Severe Acute Respiratory Syndrome Corona Virus 2 (SARS-CoV-2) emerged as a zoonosis likely from a limited number of spill-over events into the human population1. Nevertheless, the ongoing COVID-19 pandemic is driven by variants that evolved during subsequent large-scale human-to-human transmission. Particularly mutations within the viral spike protein are under continuous surveillance considering its role in viral pathogenesis and as target of virus-neutralizing antibodies (nAb). Following early diversification, the D614G SARS-CoV-2 variant (B.1 lineage) became dominant in March 2020. Late 2020, Variants of Concern (VOC) emerged with increased transmissibility, potentially increased virulence and escape from naturally acquired and vaccine-induced immunity2. Compared to prototypic (Wuhan) or early European D614G (B.1) lineages of SARS-CoV-2, the first four recognized VOCs harbor each a limited set of partially convergent, partially unique spike mutations, namely VOC Alpha (B.1.1.7; N501Y D614G), Beta (B.1.351; K417N E484K N501Y D614G), Gamma (P.1; K417T E484K N501Y D614G), and Delta (B.1.617.2; K417T L452R T478K D614G P681R)3. N501Y was first detected in VOC Alpha and has been linked to an enhanced transmissibility due to an increased affinity for the human4,5 and mouse6 ACE2 receptor. Subsequent emergence of E484K within this lineage hampers the activity of nAb suggestive for immune escape7,8,9. Likewise, a combination of K417N and E484K10 may explain a marked reduction in vaccine efficacy (VE) of some vaccines such as ChAdOx1 nCoV-19 (AstraZeneca, Vaxzevria) in clinical trials in South Africa during high prevalence of VOC Beta11. Similarly, sera from vaccinees immunized with first-generation mRNA (Pfizer-BioNTech, Cormirnaty; Moderna, mRNA-1273) or nanoparticle subunit vaccines (Novavax) showed a substantial drop in neutralizing capacity for VOC Beta12. Furthermore, VOC Gamma harboring K417T and E484K emerged in regions of Brazil with high seroprevalence, despite naturally acquired immunity against prototypic SARS-CoV-213. VOC Delta was first identified in October 2020 in India14 and became the predominant SARS-CoV-2 lineage worldwide in 2021, driven by a substantially increased transmissibility15. In late November 2021, a new VOC Omicron (B.1.1.529) was discovered in southern Africa16 and is since then spreading globally; displacing other strains at unprecedented speed. Omicron carries the by far the largest number (>32) of mutations, deletions, and insertions in its spike protein described to date17,18, including a combination of substitutions previously linked to increased human-to-human transmission (N501Y D614G P681H) as well as escape from antibody-mediated immunity (K417N E484A) acquired by natural exposure or elicited by current vaccines19,20. While the intrinsic pathogenic potential of Omicron remains uncertain21, its antigenic divergence leads to a loss of activity of most therapeutic monoclonal antibodies22 and failure of current first-generation vaccines to protect from infection23,24. Maintenance of even minimal cross-protective nAb levels requires repeated booster dosing24,25,26.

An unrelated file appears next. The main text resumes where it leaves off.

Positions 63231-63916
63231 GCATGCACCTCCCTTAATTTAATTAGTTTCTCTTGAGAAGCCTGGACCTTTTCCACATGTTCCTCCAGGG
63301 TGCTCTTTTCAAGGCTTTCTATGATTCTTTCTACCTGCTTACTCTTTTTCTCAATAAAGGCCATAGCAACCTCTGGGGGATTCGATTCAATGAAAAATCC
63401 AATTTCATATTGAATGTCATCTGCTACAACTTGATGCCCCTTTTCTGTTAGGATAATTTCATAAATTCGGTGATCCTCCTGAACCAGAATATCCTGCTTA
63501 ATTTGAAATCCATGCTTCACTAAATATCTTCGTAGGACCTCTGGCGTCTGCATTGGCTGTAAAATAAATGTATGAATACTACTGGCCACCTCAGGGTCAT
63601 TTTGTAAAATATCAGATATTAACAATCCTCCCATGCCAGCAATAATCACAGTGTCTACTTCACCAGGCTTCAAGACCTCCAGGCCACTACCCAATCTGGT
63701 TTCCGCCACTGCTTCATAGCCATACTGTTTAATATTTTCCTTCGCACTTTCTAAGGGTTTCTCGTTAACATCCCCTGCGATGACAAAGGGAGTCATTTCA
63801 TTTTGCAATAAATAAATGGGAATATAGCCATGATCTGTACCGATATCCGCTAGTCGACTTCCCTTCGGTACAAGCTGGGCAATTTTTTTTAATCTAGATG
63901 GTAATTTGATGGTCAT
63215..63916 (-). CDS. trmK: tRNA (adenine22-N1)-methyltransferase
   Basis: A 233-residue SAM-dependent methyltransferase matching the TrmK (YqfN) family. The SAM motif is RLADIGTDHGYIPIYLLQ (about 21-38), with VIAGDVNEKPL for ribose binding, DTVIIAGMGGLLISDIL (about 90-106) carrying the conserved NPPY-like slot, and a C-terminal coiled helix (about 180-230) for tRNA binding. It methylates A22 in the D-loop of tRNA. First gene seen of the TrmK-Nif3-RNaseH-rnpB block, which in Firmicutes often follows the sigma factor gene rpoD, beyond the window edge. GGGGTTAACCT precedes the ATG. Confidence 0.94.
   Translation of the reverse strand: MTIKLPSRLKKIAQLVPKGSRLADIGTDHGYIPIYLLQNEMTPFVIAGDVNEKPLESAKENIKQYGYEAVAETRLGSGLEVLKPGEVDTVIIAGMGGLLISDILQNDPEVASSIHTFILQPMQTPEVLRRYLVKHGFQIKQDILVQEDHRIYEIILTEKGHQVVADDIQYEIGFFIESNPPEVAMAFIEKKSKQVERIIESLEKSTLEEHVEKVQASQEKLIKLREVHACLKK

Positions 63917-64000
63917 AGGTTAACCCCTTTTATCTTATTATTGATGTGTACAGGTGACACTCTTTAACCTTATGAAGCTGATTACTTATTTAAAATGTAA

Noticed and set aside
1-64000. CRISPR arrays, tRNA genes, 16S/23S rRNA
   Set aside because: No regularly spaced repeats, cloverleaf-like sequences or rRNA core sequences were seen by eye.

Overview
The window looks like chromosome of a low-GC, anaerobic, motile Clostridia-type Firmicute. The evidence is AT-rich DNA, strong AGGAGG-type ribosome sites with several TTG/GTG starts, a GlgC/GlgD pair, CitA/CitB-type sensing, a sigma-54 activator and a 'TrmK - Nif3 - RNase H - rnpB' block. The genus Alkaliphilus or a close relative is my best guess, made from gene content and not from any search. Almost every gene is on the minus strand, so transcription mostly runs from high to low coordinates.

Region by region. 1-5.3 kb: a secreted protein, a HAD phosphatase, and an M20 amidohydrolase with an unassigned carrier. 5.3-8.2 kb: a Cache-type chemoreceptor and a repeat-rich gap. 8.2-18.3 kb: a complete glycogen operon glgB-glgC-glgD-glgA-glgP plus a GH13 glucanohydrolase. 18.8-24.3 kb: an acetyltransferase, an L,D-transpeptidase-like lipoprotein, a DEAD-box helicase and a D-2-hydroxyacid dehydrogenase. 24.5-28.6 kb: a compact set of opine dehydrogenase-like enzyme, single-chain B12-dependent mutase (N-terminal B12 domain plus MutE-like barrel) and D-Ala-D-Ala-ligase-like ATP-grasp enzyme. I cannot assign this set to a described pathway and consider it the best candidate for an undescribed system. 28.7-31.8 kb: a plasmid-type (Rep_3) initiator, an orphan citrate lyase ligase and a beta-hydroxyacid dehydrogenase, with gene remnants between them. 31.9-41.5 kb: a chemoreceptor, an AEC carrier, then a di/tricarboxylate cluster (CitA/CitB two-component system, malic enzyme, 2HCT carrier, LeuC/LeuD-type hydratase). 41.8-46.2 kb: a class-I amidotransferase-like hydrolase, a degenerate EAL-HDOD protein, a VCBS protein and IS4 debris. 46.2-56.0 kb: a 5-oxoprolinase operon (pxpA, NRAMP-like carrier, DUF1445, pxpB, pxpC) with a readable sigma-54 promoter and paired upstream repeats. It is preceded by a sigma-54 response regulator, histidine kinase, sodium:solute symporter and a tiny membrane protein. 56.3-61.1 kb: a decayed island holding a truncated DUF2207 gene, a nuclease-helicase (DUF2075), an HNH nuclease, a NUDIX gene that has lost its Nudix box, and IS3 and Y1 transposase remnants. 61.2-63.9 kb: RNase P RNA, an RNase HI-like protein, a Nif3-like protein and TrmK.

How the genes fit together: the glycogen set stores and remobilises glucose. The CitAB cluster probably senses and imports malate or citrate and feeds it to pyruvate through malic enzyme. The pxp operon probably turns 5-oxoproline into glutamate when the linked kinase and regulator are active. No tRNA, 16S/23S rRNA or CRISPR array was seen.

Currently licensed COVID-19 vaccines and still most vaccine candidates in advanced clinical development are based on antigen sequences of early SARS-CoV-2 isolates that emerged in 201927. Likewise, we reported on a YF17D-vectored SARS-CoV-2 vaccine candidate using prototypic spike as vaccine antigen (YF-S0; S0) that had a promising preclinical efficacy against homologous challenge28. Considering the rapidly changing antigenicity of SARS-CoV-2, it remains challenging to develop a universal vaccine that follows the evolution of future SARS-CoV-2 variants that carry like VOC Omicron increasingly complex combinations of old and new mutations22,29,30 responsible for both nAb escape (e.g., E484K/A)10 and enhanced transmission (e.g., N501Y; P681R/H)31.

Here we show to what extent VE of S0, and hence first-generation spike vaccines in general, may decline when trialed against VOC in a stringent hamster model32. To address whether updated vaccines could cover a wider VOC spectrum, we designed a second-generation vaccine candidate (YF-S0*) by (i) modifying its antigen sequence to resemble that of VOC Gamma33, in combination with (ii) a further stabilized protein conformation34. This new S0* vaccine candidate provides protection against all currently recognized VOCs Alpha, Beta, Gamma, and Delta as well as most recent highly diverse Omicron. No replicating virus was detected in lungs of vaccinated hamsters, whereas high virus loads were found in lungs of non-vaccinated controls. A marked increase in VOC-specific nAb levels after vaccination with S0* serve as proxy for an improved VE. Finally, hamsters vaccinated with S0* no longer transmit the virus to non-vaccinated sentinels during close contact, even under conditions of prolonged co-housing and exposure to a high infectious dose of VOC Delta. Moreover, our findings clearly demonstrate to what large extent current first-generation COVID-19 vaccines are outdated, lose VE and can be expected to fail against recent and future VOCs that fuel the ongoing pandemic. Based on the data presented here, YF-S0* may be considered a potent second-generation vaccine candidate worth to progress to clinical trials.